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RUNNING WILD
JIM TROTTER
October 10, 2011
For one day, the relentlessly pass-happy NFL was dominated by backs
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October 10, 2011

Running Wild

For one day, the relentlessly pass-happy NFL was dominated by backs

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Just as space was being cleared in the Smithsonian for a Productive NFL Running Backs exhibition, along came a week that reminded us that the creature is not extinct. Not yet, anyway.

On Sunday a season-high eight backs rushed for at least 100 yards. Chicago's Matt Forte led the charge with 205 yards, tied for the second-biggest ground game in Bears history, in a win over the Panthers. That came a week after Chicago was held to a franchise-low 13 yards on 12 carries in a loss to the Packers.

Granted, Sunday wasn't all about the run: 10 quarterbacks threw for at least 300 yards. But through the first three weeks there had been twice as many 300-yard passing games (34) as 100-yard rushing games (17). Since the NFL expanded to 32 teams in 2002, there has never been a season in which quarterbacks led ballcarriers in those categories. Why the shift? Tighter illegal-contact rules for defenders and stricter enforcement of defenseless-receiver guidelines have shown teams that it's easier to travel by air.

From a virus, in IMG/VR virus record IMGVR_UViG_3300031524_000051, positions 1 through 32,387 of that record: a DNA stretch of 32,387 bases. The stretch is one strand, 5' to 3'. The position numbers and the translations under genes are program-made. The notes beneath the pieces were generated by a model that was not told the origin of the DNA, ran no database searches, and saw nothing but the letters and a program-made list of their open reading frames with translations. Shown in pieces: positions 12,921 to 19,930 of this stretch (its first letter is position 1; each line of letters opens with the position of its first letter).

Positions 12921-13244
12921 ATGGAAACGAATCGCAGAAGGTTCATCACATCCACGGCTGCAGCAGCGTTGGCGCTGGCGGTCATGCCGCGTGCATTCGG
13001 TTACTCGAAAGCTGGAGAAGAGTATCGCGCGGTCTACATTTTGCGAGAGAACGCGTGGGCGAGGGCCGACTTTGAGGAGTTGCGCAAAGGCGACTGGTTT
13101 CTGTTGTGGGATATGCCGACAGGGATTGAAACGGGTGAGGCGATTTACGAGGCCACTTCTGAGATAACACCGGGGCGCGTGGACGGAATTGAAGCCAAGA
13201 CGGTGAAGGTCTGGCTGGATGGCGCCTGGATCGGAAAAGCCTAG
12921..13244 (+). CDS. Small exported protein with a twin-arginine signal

However, a few teams are fully committed to the ground game, most notably Oakland, which under hard-nosed rookie coach Hue Jackson is averaging a league-high 178.8 yards per game and has the NFL's top rusher, Darren McFadden. "We take a ton of pride in running the ball," says left tackle Jared Veldheer. "When you can be a running team, you're a physical team. That's the epitome of football—one guy exerting his will on another."

The Raiders' linemen credit offensive line coach Bob Wylie with improving their technique. "[The coaches] spend time emphasizing certain targets instead of the entire man," says right tackle Khalif Barnes. "It might be a shoulder, it could be a left nipple, it could be a mustache hair. Really."

Wylie is an amateur magician who has appeared onstage with David Copperfield, but he doesn't believe in trickery in line play. It's about repetition ("I haven't changed a drill since training camp," he says), precision and technique. He demonstrated his point by showing a visitor that simply altering the position of his thumb while blocking makes it much more difficult for defenders to swat the arm away. "I made you stronger, and you didn't lift a weight," Wylie says. "So you teach them how the body works."

During Sunday's rash of 100-yard games, McFadden was held to 75 yards on just 14 carries by the Patriots. Raiders quarterback Jason Campbell threw for 344 yards, but Oakland still lost 31--19. That was par for the course: The 300-yard passers went 4--6, the 100-yard rushers 6--2. Running backs didn't exactly batter the image of the NFL as a passing league, but for one Sunday they showed that a ground game is still a viable weapon.

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